“Unlike the ideal cities depicted in Renaissance paintings, completely built and without the slightest presence of a single blade of grass, cities of the future will have to be completely covered by plants.”
In his last book, La Pianta del mondo (Editori Laterza), scientist Stefano Mancuso recalls how plants play a fundamental role in regulating climate and in the absorption of carbon dioxide, and how, while representing 85% of living organisms on planet earth, they have often been sidelined. And yet they constitute the nervous system on which the entire world in which we live is constructed, and many, so many stories begin precisely with one of them. Stories of ideals and freedom, of progress and science. But also of unparalleled notes.
The trees of music? They are red spruce.
A Stradivarius soundboard can be made only with red spruce. The famous Italian luthier built 14 violas and violins, starting with a single model. It seems that the perfect conduction of sound in this plant is due to the resiniferous micro-channels that run all along its trunk. There is more: a good tonewood requires trees with a diameter of at least sixty centimeters (between one hundred fifty and two hundred years old), and with the correct density, a characteristic obtained only through slow growth, under stabile climatic conditions at a certain altitude.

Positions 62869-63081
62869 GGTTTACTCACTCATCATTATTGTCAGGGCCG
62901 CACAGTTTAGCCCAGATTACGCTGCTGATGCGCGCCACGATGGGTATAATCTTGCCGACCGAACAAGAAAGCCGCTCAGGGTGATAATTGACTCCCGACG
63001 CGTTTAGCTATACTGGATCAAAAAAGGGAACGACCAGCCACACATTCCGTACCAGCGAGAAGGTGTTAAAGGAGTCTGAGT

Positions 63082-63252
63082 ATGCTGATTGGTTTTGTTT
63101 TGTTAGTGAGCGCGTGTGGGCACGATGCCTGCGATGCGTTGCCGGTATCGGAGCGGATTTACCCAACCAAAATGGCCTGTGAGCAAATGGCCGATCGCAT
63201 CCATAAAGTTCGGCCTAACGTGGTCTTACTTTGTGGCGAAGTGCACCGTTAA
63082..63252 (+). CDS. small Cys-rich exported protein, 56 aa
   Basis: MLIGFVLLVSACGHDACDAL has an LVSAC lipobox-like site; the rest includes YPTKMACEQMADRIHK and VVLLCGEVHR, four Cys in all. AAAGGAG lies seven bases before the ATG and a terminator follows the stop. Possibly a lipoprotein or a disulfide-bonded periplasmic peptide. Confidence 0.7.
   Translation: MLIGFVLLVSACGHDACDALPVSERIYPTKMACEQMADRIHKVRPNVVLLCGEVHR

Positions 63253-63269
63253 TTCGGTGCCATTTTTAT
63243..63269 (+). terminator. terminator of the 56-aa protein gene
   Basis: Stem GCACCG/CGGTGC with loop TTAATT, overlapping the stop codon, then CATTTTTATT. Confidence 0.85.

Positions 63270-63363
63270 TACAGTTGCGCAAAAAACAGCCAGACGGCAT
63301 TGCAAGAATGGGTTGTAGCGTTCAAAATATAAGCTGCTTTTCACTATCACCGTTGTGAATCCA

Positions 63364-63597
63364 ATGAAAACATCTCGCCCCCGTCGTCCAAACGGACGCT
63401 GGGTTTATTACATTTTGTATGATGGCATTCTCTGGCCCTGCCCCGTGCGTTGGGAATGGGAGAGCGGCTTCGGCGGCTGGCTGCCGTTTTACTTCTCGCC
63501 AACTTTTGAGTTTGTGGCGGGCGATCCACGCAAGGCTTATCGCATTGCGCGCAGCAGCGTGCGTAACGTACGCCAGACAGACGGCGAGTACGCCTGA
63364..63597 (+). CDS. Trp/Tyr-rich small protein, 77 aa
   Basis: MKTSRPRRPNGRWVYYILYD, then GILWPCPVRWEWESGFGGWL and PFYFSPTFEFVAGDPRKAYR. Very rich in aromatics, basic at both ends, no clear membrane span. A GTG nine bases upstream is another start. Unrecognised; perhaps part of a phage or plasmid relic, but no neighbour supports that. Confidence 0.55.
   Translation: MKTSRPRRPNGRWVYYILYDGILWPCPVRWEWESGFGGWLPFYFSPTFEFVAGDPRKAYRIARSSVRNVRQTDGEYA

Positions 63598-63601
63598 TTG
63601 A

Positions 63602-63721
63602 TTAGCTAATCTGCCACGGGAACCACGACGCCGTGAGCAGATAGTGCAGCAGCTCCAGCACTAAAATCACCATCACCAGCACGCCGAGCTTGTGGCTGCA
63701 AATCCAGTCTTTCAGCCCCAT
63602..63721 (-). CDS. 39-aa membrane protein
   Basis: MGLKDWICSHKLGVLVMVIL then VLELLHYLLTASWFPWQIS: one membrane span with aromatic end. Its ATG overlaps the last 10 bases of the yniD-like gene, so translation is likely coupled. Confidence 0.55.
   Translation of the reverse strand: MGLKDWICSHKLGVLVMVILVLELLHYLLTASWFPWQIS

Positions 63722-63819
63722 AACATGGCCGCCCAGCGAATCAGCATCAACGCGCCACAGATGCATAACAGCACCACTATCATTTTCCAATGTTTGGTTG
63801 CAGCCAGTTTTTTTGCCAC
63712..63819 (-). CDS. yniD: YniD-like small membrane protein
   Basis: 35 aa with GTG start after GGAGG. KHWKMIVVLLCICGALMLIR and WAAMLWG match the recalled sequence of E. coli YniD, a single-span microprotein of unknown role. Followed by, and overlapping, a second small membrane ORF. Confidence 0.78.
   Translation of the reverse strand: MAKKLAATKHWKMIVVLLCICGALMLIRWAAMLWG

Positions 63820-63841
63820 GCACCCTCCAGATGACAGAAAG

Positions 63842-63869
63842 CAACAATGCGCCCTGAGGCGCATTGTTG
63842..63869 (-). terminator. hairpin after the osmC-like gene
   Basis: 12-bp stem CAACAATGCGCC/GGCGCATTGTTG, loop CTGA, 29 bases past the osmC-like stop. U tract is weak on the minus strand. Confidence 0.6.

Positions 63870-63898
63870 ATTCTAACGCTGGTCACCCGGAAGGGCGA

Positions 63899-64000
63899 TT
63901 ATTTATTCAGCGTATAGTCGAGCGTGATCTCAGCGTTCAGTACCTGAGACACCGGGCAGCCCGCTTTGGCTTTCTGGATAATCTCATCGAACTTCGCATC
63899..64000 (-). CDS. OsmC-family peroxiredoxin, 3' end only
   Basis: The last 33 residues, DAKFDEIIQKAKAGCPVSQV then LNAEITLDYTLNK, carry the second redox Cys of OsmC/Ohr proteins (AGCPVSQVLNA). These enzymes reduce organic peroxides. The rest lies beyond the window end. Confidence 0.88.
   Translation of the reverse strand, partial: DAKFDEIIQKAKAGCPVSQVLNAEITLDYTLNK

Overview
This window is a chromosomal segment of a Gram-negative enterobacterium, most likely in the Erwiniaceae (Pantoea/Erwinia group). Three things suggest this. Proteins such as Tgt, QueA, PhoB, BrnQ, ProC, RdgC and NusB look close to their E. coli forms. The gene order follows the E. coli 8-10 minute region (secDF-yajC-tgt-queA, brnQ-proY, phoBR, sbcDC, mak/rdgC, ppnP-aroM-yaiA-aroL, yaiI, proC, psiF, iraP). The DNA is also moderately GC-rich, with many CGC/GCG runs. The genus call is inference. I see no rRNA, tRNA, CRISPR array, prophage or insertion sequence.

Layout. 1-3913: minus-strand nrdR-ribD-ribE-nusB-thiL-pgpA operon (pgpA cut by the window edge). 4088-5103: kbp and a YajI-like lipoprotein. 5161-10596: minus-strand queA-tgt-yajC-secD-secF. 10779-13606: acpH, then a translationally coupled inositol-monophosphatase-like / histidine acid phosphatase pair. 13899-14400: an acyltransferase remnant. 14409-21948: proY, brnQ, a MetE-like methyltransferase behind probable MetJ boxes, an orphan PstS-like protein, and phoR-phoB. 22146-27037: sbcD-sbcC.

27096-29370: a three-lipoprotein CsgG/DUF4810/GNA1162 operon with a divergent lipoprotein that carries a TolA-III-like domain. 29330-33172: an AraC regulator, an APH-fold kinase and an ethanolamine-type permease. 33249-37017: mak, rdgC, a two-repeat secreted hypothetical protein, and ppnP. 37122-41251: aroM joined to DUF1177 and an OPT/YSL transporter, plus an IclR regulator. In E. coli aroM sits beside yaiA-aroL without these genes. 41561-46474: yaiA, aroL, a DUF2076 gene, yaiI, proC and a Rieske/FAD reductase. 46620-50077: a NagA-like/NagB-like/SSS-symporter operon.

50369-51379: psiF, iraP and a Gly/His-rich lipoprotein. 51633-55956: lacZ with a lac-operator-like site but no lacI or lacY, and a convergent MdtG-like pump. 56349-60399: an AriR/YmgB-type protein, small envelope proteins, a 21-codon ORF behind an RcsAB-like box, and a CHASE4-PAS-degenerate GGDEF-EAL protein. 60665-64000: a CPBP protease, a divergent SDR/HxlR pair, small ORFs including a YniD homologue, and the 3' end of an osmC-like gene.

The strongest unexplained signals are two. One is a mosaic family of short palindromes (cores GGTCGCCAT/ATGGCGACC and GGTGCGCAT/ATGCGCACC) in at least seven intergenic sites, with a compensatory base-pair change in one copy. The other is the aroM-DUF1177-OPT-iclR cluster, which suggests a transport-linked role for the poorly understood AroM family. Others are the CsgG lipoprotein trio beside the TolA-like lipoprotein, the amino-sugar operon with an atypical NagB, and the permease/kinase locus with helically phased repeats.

Not coincidentally, one of the secrets of great eighteenth-century violin making would seem to reside precisely in the especially slow growth of spruce trees, due to the so-called Little Ice Age, which occurred between the fifteenth and nineteenth centuries.
Music today has changed. There is the sound of the wind that, with rising temperatures, has struck down thousands of spruce trees. The 2018 storm in Trentino also damaged the forest from which wood for musical instruments has always been obtained. Not that spruce is the only wood used to build a violin. Mancuso enumerates sycamore maple, ebony, rosewood and boxwood. But he specifies: it is only from spruce that a divine sound can emerge. Anyone who has tried to play a Stradivarius knows this.